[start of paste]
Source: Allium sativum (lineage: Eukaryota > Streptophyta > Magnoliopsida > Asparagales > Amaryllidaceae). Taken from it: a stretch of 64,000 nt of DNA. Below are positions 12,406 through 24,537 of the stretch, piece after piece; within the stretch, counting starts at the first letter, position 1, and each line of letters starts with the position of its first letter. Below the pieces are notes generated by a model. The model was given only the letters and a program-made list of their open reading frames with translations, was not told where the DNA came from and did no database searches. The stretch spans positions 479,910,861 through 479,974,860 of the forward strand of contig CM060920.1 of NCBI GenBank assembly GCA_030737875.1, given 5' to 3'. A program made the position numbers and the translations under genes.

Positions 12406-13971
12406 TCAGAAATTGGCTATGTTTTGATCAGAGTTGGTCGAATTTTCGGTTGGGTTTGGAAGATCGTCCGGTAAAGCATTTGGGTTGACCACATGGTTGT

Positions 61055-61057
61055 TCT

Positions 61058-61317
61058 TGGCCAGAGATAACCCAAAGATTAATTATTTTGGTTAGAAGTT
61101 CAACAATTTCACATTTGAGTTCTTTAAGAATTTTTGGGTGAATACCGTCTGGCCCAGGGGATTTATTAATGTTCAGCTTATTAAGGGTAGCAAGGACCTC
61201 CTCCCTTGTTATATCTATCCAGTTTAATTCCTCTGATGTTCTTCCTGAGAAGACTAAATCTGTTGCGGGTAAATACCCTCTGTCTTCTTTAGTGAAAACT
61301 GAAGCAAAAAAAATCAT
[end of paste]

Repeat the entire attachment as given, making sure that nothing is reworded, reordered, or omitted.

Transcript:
Source: Allium sativum (lineage: Eukaryota > Streptophyta > Magnoliopsida > Asparagales > Amaryllidaceae). Taken from it: a stretch of 64,000 nt of DNA. Below are positions 12,406 through 24,537 of the stretch, piece after piece; within the stretch, counting starts at the first letter, position 1, and each line of letters starts with the position of its first letter. Below the pieces are notes generated by a model. The model was given only the letters and a program-made list of their open reading frames with translations, was not told where the DNA came from and did no database searches. The stretch spans positions 479,910,861 through 479,974,860 of the forward strand of contig CM060920.1 of NCBI GenBank assembly GCA_030737875.1, given 5' to 3'. A program made the position numbers and the translations under genes.

Positions 12406-13971
12406 TCAGAAATTGGCTATGTTTTGATCAGAGTTGGTCGAATTTTCGGTTGGGTTTGGAAGATCGTCCGGTAAAGCATTTGGGTTGACCACATGGTTGT

Positions 61055-61057
61055 TCT

Positions 61058-61317
61058 TGGCCAGAGATAACCCAAAGATTAATTATTTTGGTTAGAAGTT
61101 CAACAATTTCACATTTGAGTTCTTTAAGAATTTTTGGGTGAATACCGTCTGGCCCAGGGGATTTATTAATGTTCAGCTTATTAAGGGTAGCAAGGACCTC
61201 CTCCCTTGTTATATCTATCCAGTTTAATTCCTCTGATGTTCTTCCTGAGAAGACTAAATCTGTTGCGGGTAAATACCCTCTGTCTTCTTTAGTGAAAACT
61301 GAAGCAAAAAAAATCAT